Reviewed by Dale Clark 12/30/2004
I love it dear! You write so beautifully.
Reviewed by Birdie Houston 12/29/2004
Pretty pic ! Beautiful write!
Reviewed by Ronald Hull 12/26/2004
Those cliff beg the poet's to soar, aye, to roar.

Ron
Reviewed by Amira van Kerk 12/25/2004
I have never been to Ireland, but your poem and the pic makes me plan a trip over there sometimes soon.
Yes, you're right. I can see faces in the rocks. Amazing.
Reviewed by Regis Auffray 12/24/2004
Graphic image, music and verses unite to present a most beautifully soul-gripping offering. Thank you, Anita. Best wishes of love and peace to you. Regis
Reviewed by Randal Files (Reader) 12/24/2004
Most of us see this picture and only see the cliffs. You see the beauty and the soul of the country. Well done!
Reviewed by Nordette Adams 12/22/2004
Like the poem and that's my kind of music too.
Reviewed by Cynth'ya cynthyaspeaks@gmail.com 12/22/2004
I saw a ceremonial mask right in the middle of this!
What a place to take a holiday, it's on my "before I die I want to" list. This place is as beautiful and stunning as your writing describes. Thank you for taking all of us there Lady A.

blessin's and the best of the new year to you,
cynth'ya lewis reed
Reviewed by Theresa Koch 12/22/2004
Wonderful writing have a happy holiday!
Reviewed by Paul Berube 12/22/2004
Lady A,

Your poetry always tells such a beautiful story. Love that photo. Happy Holidays to you and yours.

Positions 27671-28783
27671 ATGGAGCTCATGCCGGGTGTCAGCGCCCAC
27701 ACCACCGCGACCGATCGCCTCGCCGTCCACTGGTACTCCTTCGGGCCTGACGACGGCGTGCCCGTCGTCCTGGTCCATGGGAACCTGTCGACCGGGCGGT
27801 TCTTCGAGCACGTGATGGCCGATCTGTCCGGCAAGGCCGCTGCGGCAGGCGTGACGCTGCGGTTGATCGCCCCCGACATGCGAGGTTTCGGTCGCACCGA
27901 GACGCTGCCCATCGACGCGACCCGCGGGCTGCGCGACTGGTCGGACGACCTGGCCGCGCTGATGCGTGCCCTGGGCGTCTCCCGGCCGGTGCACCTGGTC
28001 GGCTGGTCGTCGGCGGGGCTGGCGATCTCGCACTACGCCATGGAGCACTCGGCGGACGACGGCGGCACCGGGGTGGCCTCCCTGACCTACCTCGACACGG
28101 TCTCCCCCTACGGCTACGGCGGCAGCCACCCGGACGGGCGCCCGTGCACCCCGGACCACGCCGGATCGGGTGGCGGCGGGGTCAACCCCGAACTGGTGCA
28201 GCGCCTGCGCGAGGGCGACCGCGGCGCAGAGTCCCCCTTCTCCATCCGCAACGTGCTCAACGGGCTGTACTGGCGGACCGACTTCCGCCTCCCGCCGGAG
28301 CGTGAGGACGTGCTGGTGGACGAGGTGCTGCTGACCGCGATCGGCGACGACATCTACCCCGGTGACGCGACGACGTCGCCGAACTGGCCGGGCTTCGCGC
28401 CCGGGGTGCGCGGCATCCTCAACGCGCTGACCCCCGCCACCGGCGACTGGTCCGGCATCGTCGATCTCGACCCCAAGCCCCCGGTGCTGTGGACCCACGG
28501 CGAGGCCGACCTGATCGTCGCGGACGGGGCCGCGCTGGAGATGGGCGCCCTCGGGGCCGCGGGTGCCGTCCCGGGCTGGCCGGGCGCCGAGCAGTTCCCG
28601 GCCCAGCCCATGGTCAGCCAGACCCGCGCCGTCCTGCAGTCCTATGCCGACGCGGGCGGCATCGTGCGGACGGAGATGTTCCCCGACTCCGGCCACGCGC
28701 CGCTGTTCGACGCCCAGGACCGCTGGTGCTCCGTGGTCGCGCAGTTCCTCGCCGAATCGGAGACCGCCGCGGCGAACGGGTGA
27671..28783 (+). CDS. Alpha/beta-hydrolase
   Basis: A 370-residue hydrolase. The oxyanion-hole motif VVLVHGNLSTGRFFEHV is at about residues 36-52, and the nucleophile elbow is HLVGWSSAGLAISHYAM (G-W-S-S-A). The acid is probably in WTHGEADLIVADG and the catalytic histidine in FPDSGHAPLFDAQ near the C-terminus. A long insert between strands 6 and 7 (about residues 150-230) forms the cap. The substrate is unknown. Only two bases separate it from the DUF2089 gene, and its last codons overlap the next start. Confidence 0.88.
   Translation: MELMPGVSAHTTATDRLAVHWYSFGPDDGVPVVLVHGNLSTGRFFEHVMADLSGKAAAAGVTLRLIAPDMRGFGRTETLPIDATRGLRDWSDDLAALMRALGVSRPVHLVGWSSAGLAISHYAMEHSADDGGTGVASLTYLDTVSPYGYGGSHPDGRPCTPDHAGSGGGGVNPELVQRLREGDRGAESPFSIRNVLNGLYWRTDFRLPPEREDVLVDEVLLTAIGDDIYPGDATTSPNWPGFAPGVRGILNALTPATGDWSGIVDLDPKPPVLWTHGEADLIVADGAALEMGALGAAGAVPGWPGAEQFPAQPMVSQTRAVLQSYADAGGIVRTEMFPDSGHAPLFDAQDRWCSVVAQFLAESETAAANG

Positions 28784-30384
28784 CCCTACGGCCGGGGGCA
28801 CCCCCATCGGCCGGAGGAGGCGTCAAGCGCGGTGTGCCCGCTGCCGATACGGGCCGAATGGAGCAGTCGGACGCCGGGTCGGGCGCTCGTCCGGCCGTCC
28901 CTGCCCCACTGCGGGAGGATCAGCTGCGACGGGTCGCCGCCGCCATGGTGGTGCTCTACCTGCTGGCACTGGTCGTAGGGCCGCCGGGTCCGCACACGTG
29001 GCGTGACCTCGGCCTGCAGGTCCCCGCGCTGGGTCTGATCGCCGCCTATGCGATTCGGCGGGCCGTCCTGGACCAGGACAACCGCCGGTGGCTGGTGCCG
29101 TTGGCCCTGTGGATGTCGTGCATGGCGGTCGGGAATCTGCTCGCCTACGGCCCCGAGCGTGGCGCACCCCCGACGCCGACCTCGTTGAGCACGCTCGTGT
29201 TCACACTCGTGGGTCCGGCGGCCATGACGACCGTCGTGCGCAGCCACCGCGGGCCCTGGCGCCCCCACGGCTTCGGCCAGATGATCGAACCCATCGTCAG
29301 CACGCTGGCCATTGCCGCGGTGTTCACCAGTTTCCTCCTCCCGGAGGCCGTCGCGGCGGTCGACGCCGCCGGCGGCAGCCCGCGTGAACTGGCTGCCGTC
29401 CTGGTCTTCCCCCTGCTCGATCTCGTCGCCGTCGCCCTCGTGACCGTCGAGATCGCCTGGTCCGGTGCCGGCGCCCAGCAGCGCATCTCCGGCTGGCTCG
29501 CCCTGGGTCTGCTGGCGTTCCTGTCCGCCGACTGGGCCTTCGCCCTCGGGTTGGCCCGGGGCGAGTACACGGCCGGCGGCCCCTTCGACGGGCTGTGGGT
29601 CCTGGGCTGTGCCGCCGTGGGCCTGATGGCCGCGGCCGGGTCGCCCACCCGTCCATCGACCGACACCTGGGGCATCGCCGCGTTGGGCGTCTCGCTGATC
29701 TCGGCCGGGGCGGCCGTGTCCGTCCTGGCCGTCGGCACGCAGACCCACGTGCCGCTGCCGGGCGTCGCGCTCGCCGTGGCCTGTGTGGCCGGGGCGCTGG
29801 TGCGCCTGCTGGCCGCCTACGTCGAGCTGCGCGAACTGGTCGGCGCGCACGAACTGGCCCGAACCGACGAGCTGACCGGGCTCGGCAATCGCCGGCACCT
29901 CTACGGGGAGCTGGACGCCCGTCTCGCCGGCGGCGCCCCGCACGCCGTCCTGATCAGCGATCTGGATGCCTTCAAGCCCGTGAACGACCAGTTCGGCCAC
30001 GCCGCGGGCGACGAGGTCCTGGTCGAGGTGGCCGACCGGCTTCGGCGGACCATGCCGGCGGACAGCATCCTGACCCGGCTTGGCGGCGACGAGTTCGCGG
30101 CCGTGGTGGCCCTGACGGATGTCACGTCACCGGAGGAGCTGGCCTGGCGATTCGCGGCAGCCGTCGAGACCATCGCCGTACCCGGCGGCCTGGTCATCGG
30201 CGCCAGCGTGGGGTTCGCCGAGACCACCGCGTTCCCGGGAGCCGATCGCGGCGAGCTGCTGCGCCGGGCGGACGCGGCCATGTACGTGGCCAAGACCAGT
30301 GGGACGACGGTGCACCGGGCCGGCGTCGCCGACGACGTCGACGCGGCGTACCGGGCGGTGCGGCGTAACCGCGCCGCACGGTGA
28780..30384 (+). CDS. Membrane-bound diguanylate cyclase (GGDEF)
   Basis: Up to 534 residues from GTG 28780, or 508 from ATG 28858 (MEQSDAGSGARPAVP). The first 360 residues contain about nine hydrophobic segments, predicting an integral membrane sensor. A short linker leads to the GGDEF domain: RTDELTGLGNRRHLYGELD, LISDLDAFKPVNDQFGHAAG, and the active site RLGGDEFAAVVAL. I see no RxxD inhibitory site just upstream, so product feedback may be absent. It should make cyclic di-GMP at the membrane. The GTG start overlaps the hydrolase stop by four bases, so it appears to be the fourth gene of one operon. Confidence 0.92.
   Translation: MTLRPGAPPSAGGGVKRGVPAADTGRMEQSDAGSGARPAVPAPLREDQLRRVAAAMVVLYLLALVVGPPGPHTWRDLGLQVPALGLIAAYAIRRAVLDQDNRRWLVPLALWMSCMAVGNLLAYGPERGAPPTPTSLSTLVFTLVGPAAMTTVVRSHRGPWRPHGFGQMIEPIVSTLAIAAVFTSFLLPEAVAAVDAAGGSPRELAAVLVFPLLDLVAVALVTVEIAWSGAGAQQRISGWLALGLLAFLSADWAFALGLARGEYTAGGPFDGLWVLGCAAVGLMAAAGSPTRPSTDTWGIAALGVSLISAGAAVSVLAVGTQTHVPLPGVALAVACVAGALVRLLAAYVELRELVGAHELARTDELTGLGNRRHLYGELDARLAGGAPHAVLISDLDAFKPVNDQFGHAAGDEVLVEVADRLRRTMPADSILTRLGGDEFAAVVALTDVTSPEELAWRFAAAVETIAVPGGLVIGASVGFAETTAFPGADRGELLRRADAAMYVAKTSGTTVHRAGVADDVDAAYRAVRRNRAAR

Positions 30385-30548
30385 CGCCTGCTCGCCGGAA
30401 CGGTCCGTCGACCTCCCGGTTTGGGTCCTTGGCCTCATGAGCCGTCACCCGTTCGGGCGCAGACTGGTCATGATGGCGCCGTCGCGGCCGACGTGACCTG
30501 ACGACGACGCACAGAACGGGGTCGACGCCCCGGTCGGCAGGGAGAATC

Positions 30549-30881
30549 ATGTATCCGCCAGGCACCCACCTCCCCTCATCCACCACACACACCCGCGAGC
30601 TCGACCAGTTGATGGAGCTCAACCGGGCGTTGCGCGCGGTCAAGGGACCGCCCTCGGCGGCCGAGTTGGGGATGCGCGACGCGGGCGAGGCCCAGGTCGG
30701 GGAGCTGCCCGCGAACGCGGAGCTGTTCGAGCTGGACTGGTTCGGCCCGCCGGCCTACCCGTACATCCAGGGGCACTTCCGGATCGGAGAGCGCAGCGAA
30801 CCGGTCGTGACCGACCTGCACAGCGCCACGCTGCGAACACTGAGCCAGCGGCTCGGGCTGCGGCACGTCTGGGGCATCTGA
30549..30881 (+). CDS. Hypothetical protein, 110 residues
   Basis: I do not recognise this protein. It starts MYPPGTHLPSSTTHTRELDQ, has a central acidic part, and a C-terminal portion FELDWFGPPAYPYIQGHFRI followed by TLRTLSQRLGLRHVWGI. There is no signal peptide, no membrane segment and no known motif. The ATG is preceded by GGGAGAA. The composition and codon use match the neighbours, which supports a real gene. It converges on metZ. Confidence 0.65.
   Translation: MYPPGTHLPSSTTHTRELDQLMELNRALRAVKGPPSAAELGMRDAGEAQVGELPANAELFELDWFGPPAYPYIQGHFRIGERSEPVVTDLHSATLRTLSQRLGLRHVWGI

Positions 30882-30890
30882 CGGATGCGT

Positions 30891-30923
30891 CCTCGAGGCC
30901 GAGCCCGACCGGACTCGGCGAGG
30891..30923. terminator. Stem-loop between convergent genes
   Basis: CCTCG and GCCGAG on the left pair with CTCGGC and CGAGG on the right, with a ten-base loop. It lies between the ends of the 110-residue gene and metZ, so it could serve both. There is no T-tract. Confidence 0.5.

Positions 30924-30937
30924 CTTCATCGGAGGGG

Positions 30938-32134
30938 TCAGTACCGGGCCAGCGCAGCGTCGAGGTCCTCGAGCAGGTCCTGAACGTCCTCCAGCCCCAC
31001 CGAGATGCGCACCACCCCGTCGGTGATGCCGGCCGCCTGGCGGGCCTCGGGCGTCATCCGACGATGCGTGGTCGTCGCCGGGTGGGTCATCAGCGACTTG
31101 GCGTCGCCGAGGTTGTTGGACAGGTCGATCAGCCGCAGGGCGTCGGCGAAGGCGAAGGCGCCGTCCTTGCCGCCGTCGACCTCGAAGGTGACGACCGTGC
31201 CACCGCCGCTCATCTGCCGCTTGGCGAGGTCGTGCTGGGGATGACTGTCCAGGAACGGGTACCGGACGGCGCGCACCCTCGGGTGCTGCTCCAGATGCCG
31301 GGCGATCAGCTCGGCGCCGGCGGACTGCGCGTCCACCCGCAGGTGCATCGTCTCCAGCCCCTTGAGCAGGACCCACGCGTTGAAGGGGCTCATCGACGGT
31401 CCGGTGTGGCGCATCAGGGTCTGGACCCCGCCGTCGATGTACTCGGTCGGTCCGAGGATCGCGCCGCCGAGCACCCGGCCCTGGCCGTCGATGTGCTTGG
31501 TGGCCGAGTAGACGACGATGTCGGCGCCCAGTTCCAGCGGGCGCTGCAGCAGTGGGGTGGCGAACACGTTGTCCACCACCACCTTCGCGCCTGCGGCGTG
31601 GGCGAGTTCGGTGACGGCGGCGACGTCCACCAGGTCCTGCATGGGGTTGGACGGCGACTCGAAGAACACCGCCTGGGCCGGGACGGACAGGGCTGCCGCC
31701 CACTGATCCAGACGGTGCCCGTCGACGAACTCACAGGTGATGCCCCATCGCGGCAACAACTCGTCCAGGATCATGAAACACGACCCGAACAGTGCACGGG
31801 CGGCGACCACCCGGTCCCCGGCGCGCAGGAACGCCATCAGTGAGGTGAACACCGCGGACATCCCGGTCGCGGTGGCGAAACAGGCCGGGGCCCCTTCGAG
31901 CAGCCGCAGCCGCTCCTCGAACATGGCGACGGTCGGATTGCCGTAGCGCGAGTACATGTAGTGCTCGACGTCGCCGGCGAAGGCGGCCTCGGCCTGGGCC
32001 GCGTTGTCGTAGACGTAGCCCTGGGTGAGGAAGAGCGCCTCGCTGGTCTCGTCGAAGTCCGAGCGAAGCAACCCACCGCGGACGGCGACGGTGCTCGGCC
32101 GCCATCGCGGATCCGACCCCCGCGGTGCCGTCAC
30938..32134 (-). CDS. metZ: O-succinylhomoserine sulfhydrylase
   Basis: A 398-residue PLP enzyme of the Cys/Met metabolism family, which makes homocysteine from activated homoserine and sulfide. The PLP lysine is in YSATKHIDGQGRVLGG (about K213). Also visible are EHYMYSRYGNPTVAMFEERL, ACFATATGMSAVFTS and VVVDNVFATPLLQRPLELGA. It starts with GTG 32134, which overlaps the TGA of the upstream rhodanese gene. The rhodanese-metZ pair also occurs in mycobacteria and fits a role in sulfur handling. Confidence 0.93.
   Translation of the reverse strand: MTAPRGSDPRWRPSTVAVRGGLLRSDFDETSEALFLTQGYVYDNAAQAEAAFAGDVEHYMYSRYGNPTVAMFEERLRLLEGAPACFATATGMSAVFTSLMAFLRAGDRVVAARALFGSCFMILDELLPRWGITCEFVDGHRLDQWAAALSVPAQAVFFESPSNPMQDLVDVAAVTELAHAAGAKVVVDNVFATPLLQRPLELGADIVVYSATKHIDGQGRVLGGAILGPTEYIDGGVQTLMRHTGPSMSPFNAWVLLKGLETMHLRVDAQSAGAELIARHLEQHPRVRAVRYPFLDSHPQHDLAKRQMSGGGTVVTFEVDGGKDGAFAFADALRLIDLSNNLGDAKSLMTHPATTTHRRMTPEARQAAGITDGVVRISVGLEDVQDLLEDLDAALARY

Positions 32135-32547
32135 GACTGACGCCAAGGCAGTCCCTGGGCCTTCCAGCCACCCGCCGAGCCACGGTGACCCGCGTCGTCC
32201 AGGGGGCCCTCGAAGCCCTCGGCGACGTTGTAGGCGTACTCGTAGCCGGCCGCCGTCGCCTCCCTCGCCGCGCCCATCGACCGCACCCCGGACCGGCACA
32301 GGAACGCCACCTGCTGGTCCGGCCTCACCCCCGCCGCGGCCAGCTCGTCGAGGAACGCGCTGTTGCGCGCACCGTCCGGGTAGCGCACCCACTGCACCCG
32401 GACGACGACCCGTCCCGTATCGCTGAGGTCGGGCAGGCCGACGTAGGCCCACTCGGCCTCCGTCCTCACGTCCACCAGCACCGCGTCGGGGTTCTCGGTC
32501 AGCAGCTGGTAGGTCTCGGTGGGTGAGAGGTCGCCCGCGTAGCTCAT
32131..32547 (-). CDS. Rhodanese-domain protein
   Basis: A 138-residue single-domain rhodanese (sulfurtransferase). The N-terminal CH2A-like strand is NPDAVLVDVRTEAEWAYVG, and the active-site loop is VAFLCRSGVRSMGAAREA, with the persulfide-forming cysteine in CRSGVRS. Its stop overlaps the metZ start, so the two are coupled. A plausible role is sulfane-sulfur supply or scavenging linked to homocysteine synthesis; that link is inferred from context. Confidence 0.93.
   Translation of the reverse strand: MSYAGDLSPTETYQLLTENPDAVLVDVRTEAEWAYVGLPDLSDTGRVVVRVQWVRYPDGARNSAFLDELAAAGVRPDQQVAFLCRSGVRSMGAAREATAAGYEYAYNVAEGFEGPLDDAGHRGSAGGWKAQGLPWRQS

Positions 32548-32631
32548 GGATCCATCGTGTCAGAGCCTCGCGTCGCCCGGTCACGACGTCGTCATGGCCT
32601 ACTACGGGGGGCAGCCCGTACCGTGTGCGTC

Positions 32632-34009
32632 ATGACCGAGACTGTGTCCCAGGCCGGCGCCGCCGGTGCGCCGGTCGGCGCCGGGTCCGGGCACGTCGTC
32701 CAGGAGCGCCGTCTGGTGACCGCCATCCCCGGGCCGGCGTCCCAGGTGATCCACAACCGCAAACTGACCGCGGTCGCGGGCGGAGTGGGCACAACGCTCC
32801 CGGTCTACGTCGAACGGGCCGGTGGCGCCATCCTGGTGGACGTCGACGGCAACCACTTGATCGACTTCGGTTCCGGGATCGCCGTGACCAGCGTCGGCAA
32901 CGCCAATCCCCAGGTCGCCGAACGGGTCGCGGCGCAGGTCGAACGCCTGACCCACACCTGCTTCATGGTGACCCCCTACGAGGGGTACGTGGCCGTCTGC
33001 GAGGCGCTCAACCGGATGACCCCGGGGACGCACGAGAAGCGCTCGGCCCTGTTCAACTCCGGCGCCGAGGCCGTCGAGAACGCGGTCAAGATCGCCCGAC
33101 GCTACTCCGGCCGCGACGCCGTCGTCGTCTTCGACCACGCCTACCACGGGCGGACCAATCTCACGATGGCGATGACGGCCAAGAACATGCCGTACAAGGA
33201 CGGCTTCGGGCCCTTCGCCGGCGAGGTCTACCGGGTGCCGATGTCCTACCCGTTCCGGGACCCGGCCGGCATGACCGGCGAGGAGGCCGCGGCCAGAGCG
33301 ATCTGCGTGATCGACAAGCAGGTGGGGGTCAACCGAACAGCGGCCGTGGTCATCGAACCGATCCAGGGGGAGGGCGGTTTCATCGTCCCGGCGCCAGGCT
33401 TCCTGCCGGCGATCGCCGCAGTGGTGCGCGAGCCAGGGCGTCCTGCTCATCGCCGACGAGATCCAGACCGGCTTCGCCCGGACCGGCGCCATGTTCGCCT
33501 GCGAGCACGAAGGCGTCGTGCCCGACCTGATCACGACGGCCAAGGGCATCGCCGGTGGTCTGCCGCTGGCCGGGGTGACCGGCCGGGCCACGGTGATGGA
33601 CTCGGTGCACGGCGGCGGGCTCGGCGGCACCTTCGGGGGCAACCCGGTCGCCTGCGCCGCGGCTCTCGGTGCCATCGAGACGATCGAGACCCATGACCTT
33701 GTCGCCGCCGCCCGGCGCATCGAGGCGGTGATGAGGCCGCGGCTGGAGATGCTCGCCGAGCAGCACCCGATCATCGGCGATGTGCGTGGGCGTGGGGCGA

Reviewed by Anna Marie Fritz (Reader) 12/21/2004
I'm not Irish in the least. Nonetheless, I appreciated
the talent exemplified in this poem and graphic.
I'd so love to see and photograph these cliffs!
Reviewed by A Serviceable Villain 12/21/2004
Lady A,

Fantastic music, picture, and write - brings out the Irish in me ... fabulous!!

Best wishes,

Robert
Reviewed by Kate Burnside 12/21/2004
Goodness me! It's way too early to set my feet a'tapping and me hips a jigging, but you done it! Just love this - you've captured the spirit of the place just perfectly! Especially the grey cold and the green! But it's beauty, warmth of personality and hospitality are unsurpassed. Welcome home! LOL Kate xx
Reviewed by Retta (Reindeer) Mckenzie 12/21/2004
Oh this was beautiful! Love the picture and this excellent poem!

Reindeer
Reviewed by William Bonilla 12/20/2004
Well penned my friend
Happy Holiday & Season's Greeting

William .....Peace & Love
Reviewed by Ed Matlack 12/20/2004